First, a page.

But, of course, everything that was positive about our performance today came from Alan Freeman and Jason Doherty in the full-forward line. As a duo, they were absolutely lethal: both have good hands, quick brains and superb finishing ability. All three goals – and, in particular, Jason’s second – were of the highest quality. Neither deserved to end up on the losing side.
So, where do we go from here? I think it’s fair to say that James Horan’s honeymoon as Mayo manager ended today and that he now has some serious questions to answer in terms of team selection and tactics.
While experimentation during the league is all very well, all the chopping and changing has led us to a situation where we still haven’t the first clue about who should be where in the backline (even if, after today, we have a better idea as to who shouldn’t). We’re also shy a midfielder and at least two, possibly three, forwards.
And we’ve repeatedly shown that we’re not able to get stuck into a game from the off but instead insist on letting the other lads gallop off well into the distance before bestirring ourselves. I’d thought our start against Down was alarming enough in this respect but today’s early doors implosion took the biscuit altogether.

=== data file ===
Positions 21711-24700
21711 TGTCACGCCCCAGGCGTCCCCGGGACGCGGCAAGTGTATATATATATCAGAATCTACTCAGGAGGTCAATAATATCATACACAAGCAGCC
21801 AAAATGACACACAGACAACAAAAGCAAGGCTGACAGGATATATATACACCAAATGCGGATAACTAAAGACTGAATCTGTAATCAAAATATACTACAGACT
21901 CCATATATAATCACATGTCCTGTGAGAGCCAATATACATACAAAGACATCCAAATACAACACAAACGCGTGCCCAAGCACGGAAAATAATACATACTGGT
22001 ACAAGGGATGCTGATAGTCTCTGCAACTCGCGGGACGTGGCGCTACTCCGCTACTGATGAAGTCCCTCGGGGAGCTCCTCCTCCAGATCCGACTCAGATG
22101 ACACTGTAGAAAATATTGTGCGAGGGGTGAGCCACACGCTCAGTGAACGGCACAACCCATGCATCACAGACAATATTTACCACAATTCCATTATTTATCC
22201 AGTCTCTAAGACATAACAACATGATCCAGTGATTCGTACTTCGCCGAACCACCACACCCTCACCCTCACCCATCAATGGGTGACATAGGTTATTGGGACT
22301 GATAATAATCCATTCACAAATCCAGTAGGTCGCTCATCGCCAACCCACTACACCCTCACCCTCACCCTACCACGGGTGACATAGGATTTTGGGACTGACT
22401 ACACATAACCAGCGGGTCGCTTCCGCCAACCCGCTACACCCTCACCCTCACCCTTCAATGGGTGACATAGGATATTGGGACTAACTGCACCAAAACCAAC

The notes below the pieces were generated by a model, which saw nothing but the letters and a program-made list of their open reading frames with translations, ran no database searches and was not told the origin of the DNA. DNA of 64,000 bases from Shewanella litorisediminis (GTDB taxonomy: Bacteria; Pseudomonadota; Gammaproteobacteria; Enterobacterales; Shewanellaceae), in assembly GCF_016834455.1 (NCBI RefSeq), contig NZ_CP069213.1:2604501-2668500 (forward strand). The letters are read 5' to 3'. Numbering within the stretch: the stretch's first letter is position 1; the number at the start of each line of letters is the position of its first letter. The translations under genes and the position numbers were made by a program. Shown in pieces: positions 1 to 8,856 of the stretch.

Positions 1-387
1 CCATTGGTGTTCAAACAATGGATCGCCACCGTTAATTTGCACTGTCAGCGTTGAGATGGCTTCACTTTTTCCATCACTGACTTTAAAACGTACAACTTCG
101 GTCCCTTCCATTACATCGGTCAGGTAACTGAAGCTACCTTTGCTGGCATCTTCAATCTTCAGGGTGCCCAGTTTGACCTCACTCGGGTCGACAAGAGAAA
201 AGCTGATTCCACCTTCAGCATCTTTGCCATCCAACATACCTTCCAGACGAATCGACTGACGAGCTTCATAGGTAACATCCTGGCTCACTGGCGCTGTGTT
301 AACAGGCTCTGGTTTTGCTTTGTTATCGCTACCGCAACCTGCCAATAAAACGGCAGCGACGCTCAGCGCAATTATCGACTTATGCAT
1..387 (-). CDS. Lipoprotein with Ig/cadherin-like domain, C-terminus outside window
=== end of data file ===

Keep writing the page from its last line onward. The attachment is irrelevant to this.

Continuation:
The other question I’d have for James after today was why he didn’t make changes at the back when it was clear that our full-back line was getting whipped all over the place? We hadn’t just one full-back on the bench, we had two (Cathal Hallinan and Alan Feeney) and if either one of them had been pitched in when it was obvious the backline needed shoring up, I very much doubt that Connolly would have ended up with 3-3 to his credit.